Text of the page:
The 2013 National Preparedness Report says planning and intelligence sharing have improved, while infrastructure systems and public-private partnerships need addressing.
The 2013 National Preparedness Report (NPR), released May 30, outlined areas of “national strength” in the United States’ progress toward delivering the 31 core capabilities outlined in the National Preparedness Goal, part of Presidential Policy Directive 8.
Planning, operational coordination, intelligence and information sharing and operational communications were highlighted as strengths, while infrastructure systems and public-private partnerships were areas tabbed as needing national improvement.
The report states that in 2012, 85 percent of states rated their emergency operations planning as adequate to fulfill the missions intended, and 61 percent of states involved the whole community in developing those plans. The whole community consists of nongovernmental organizations, the private sector and groups representing special needs populations.
In 2012 there were 900,000 completions of introductory National Incident Management System and Incident Command courses. In addition, 10 of 11 federal agencies indicated that they use NIMS to manage incidents, suggesting improved operational coordination, according to the report.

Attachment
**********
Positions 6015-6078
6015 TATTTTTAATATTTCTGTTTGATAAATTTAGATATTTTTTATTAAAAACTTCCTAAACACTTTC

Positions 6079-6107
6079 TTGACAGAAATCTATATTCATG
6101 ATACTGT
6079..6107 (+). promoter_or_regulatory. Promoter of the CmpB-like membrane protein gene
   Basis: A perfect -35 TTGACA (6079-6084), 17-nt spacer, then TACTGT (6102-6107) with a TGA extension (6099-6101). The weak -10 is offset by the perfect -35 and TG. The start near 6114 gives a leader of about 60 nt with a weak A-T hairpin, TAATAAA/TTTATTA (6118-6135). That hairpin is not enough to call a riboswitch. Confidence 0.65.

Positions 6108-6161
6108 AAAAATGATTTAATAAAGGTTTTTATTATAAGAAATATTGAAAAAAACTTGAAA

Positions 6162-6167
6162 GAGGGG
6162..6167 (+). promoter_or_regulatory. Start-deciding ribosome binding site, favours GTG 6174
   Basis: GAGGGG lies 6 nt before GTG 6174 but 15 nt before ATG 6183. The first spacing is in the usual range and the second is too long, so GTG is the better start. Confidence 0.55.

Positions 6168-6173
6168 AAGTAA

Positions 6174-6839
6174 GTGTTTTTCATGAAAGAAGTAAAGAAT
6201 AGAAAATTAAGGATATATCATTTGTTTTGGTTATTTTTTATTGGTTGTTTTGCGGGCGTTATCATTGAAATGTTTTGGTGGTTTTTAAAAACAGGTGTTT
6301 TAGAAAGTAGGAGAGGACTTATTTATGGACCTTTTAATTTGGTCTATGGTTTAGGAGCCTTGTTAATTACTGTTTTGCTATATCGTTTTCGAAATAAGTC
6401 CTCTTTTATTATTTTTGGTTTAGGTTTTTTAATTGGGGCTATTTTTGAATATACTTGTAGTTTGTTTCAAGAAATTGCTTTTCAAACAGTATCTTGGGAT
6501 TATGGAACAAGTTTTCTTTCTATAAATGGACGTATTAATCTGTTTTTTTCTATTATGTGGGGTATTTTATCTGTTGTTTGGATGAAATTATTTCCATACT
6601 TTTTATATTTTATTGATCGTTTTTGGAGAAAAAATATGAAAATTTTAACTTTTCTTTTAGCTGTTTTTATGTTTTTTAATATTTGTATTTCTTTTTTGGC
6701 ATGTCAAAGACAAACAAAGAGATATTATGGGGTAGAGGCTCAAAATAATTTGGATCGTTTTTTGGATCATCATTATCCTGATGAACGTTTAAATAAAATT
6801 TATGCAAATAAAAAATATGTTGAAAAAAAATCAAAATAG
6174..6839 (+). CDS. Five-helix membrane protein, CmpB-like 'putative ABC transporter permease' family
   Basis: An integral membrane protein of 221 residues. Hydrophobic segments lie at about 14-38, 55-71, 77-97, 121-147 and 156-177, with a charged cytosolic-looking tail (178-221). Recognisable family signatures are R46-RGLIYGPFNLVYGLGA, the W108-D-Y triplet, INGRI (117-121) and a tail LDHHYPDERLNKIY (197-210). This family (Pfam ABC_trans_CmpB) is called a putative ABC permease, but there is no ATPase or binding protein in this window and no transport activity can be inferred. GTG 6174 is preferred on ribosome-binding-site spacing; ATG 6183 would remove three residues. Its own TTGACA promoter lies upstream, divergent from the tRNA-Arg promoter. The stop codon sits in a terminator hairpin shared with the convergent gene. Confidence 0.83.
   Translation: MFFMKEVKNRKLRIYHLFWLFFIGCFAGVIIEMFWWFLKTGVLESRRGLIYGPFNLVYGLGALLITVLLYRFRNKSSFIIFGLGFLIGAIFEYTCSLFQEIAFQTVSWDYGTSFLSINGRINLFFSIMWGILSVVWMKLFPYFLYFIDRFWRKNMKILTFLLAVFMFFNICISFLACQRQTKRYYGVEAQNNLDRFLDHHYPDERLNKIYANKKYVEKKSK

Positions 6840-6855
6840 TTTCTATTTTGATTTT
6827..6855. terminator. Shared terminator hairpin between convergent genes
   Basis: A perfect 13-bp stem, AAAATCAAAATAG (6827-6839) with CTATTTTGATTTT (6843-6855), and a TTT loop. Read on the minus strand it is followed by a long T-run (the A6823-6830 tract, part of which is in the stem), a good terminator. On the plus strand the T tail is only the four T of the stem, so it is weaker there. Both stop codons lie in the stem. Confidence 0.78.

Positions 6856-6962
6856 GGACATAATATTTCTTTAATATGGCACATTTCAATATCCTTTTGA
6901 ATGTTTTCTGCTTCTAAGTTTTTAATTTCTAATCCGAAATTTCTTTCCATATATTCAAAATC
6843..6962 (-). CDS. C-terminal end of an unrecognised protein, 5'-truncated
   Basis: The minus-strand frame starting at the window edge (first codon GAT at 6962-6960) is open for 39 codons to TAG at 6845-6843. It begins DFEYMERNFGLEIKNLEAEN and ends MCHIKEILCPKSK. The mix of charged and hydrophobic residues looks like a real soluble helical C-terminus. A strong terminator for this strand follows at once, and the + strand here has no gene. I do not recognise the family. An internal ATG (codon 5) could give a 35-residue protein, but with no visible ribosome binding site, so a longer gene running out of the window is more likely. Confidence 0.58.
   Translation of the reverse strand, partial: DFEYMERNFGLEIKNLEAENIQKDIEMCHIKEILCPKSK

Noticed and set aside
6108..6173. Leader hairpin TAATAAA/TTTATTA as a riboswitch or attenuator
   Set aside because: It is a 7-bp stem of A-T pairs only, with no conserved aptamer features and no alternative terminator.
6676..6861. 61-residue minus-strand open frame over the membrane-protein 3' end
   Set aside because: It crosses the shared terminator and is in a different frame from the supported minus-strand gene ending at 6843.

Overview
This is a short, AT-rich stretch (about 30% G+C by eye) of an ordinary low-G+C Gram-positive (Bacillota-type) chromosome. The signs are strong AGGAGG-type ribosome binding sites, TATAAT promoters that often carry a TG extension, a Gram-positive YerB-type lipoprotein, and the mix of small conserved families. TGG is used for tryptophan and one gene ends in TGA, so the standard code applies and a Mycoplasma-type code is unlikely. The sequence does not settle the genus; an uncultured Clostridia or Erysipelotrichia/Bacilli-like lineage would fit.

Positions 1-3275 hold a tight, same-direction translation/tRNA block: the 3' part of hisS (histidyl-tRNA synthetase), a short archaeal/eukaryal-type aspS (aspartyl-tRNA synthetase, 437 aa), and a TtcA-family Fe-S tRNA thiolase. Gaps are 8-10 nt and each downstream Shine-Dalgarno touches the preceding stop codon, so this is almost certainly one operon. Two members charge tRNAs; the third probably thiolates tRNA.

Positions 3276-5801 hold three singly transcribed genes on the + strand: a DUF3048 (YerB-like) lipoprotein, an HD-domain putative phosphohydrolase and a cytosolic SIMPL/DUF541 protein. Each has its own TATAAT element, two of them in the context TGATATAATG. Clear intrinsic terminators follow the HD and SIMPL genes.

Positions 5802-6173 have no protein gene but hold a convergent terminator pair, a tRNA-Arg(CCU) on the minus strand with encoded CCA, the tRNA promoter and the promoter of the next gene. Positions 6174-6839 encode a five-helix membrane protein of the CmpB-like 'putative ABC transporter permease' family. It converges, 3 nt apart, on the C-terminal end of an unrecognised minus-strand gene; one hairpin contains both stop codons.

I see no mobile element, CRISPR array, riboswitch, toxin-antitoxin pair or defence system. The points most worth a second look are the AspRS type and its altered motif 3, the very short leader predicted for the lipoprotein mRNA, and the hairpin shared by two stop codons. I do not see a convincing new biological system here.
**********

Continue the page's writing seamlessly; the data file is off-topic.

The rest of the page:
The report suggests that the network of fusion centers and joint terrorism task forces continued to mature and that new strategies for federal interagency governance structures improve information sharing. In citing operational communications as a strength, the report said that 50 percent of states and territories had completed development of State Emergency Communications Plans, and that the nation had moved toward development of a nationwide public safety broadband system.
As for the areas where improvement is needed, the National Preparedness Report said that Hurricane Sandy and other events from last year pointed to the need for enhancing resilience of both the physical and cyber infrastructures. It said the disclosure of cyberincidents involving critical infrastructure systems rose by more than 50 percent in 2012.
Public-private partnerships were another area deemed in need of improvement. The report suggested that challenges remain in the long-term sustainability of partnerships.
Other areas cited as having made progress are cybersecurity, recovery-focused capabilities and integration of individuals with disabilities and access and functional needs.